As a GRE tutor, I have worked with many students who believe that they have a large vocabulary and they typically do, but they lose points on the GRE because they do not know the official definition of a word. The way we use words in spoken English isn’t always true to the original meaning.
For example, take the word “momentarily”.
How many times have you been on a train and heard the train announcer say: “We will be moving momentarily.” Well, this actually means: “We will be moving for a moment”, not the intended “We will be moving in a moment”. Due to the common misappropriation of language, our understanding and usage of vocabulary sometimes deviates from the official defintion. These distinctions matter on tests, so focusing your standadized test preparation on memmorizing (or re-learning) vocab helps.
These kinds of traps are common on the GRE. To get started, download our Vocabulary hotlist.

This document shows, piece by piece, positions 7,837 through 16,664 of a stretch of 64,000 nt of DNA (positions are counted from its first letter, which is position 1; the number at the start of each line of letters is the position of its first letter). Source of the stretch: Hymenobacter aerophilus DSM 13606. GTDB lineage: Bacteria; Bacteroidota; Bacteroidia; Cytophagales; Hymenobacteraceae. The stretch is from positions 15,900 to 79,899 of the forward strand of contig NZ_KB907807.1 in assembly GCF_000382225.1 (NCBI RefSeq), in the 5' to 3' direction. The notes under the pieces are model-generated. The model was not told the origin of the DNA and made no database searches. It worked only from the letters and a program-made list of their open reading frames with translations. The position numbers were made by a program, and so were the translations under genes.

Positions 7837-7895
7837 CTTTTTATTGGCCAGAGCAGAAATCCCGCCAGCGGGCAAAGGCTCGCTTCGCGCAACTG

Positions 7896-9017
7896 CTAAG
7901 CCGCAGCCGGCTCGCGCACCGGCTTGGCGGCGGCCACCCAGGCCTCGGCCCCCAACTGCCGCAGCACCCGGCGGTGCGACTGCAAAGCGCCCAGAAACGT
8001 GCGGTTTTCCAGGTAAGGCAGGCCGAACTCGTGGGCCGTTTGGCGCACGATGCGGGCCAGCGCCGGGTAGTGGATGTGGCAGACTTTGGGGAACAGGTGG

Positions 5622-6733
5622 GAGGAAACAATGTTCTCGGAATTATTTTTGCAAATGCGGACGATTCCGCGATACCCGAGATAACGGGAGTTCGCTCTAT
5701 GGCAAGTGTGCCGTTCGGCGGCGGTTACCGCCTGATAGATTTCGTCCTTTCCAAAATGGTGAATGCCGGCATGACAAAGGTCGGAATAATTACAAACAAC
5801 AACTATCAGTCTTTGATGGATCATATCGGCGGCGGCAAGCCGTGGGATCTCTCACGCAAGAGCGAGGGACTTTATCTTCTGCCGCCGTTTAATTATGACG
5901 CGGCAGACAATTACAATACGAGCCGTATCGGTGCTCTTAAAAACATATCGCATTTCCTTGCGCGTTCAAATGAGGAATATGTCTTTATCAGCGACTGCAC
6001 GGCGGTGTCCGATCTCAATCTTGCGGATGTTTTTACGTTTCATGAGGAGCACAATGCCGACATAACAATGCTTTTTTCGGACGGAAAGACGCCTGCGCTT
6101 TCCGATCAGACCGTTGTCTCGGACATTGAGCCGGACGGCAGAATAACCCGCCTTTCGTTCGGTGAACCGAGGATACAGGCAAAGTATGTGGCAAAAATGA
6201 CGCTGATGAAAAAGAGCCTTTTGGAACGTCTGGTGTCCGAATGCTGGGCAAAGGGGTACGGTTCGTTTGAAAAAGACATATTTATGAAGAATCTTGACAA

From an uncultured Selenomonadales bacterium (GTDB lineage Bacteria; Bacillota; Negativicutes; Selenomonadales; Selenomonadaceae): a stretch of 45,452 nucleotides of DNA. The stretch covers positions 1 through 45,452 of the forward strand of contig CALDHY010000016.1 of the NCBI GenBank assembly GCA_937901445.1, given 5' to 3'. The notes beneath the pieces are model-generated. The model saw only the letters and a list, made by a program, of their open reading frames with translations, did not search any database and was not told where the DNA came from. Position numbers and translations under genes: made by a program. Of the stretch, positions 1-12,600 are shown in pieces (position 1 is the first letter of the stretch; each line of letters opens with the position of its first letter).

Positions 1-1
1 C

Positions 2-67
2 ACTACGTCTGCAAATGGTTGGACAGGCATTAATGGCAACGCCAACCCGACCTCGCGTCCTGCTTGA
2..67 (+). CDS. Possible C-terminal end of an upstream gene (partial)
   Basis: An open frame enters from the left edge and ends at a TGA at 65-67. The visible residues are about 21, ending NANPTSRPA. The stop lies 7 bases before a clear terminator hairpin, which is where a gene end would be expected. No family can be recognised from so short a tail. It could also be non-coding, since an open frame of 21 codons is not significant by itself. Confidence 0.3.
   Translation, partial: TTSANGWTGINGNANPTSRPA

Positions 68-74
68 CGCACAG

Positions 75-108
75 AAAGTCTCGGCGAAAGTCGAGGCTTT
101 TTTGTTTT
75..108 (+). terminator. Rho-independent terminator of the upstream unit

Now that you’re armed with every GRE word that could possibly show up on the test, we recommend that you:
• Create GRE vocab flashcards. Yes, there are pre-made flashcards out there, but here’s the thing: They cost money and they just don’t work as well. Nothing beats index cards + an old-fashioned pencil (or pen) when it comes to vocab.
• Get started on a vocab schedule. Even if you only write 2 or 3 new flashcards a day, that’s better than zero flashcards and it’s better than buying a whole stack and cramming for a week.